Legal Advice for Carers

Margaret Seed, Solicitor, Potter Rees Solicitors, Manchester

The legal and financial aspects of caring for someone with dementia can be very complicated.  Unfamiliar terms, like ‘enduring power of attorney’ and ‘receivership’ can appear daunting, and it is tempting to put off the paperwork. However, a basic understanding of the issues involved can be extremely valuable.  Taking early action, when the initial diagnosis is made, can save an awful lot of money and hassle later on. 

Your options
There are several levels at which one can become involved in someone else’s legal and financial affairs:

Appointee for Benefits Purposes

This is a quick, cheap, and easy way to get access to benefits.  Benefits are paid to the individual client, rather than their carer.  This procedure allows the benefit to be paid to the carer (the ‘appointee’) and can be useful when caring for someone who has difficulty managing their financial affairs.

What do I need to do?
The procedure simply involves filling in a form and sending it to the relevant benefits office.  You (as ‘appointee’) and the client will then be interviewed by someone from the Benefits office.

Enduring Power of Attorney

An enduring Power of Attorney is a document that enables a person to become responsible for someone else’s financial affairs.

In this case, you as the carer would act as the ‘attorney’, and the person for whom you are caring is termed the ‘donor’.

One of the most important points to stress is that the donor MUST have mental capacity at the time the Enduring Power of Attorney is made (i.e. the donor must understand the legal contract they are entering into).  The judgement of mental capacity can be a tricky issue in dementia, so it can be useful to obtain the advice and support of the consultant doctor in this situation.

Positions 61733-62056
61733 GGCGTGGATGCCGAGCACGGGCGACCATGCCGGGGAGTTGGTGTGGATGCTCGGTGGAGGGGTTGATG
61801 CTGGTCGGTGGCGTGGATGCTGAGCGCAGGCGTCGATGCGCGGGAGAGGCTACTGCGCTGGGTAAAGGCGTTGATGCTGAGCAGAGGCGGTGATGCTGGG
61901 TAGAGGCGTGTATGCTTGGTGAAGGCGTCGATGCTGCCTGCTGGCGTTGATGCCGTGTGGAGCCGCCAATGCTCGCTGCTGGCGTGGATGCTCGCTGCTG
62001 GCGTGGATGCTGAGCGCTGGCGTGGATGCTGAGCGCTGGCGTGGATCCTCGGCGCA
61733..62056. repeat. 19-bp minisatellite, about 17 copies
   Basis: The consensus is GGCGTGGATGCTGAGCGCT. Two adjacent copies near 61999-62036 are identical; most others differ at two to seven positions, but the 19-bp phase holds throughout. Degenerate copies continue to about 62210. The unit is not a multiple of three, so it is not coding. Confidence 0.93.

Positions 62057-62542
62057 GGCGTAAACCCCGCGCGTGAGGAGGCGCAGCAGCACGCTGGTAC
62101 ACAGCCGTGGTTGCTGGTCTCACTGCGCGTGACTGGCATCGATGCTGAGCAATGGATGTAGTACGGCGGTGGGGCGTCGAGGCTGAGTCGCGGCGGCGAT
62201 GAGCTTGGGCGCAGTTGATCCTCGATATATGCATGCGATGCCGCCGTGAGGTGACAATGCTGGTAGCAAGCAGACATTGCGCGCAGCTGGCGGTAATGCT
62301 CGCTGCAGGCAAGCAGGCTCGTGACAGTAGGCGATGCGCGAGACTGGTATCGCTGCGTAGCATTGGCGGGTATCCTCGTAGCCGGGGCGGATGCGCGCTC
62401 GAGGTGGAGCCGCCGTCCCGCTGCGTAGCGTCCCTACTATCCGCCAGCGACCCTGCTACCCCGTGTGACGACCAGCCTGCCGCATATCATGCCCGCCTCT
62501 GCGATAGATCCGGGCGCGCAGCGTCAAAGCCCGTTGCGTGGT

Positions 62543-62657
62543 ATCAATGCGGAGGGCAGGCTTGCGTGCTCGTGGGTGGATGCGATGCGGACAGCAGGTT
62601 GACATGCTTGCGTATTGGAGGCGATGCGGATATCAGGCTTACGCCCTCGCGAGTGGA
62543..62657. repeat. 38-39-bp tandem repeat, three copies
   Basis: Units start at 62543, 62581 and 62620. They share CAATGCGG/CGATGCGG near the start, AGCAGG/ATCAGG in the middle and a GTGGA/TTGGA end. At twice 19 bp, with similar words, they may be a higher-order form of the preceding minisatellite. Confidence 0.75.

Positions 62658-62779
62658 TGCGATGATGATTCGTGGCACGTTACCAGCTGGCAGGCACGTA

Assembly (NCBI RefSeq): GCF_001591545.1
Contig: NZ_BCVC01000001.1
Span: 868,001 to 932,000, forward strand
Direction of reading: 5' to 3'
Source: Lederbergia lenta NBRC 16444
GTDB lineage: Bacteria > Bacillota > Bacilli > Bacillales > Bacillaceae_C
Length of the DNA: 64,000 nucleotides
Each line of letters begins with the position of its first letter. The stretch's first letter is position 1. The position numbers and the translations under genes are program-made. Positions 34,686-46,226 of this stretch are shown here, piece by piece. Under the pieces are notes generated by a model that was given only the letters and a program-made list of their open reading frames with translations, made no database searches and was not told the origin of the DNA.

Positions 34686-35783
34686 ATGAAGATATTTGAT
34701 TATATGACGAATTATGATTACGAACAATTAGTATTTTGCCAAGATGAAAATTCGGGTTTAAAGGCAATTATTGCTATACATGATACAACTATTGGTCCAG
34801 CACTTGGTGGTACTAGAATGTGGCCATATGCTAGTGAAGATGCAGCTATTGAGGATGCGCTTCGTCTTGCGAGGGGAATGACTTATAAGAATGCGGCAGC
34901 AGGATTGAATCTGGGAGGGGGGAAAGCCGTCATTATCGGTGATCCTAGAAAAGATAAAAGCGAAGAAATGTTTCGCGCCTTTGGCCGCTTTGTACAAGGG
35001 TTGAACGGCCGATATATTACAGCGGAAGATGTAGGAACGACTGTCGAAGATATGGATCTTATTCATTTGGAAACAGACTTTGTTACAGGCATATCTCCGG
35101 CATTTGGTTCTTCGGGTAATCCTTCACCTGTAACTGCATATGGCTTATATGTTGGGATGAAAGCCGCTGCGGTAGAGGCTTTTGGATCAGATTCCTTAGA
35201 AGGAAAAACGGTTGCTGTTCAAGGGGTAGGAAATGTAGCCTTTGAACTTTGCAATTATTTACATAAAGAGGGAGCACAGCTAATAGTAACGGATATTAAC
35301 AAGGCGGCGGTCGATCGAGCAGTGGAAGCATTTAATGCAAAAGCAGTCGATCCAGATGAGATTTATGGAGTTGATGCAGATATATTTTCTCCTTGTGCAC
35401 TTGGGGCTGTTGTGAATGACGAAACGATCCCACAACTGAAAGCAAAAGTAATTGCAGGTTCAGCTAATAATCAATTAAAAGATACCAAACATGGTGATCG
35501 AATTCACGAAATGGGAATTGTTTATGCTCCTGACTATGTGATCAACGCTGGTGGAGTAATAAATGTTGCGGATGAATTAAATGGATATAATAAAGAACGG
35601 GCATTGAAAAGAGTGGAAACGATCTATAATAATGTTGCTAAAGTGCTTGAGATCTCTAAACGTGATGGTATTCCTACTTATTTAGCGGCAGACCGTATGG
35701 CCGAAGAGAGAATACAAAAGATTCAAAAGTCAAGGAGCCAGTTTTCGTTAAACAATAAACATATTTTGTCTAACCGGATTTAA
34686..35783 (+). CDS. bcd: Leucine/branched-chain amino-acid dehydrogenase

If the donor does not have mental capacity, there is unfortunately no alternative to the Court of Protection, which will be discussed later. 

Who should act as attorney?
It is important that the donor has complete trust in the attorney.  In many cases, this is straightforward, and the main carer may be the natural choice.  However, if there is co-ownership of a house between the main carer and the patient, it is important not to appoint the carer as Attorney, as the co-owner cannot sign property documents on behalf of two people.  A way around this is to put the house in the main carer’s name only before the Enduring Power of Attorney is made.

Can several people be appointed?
Yes.  It is possible to appoint more than one person as Attorney.  The attorneys can then act jointly (i.e. both signatures required on a cheque), or severally (i.e. either signature as valid).  In such cases, it is important that people get on well, and easier if they live close by.

Is it possible to appoint an objective Attorney?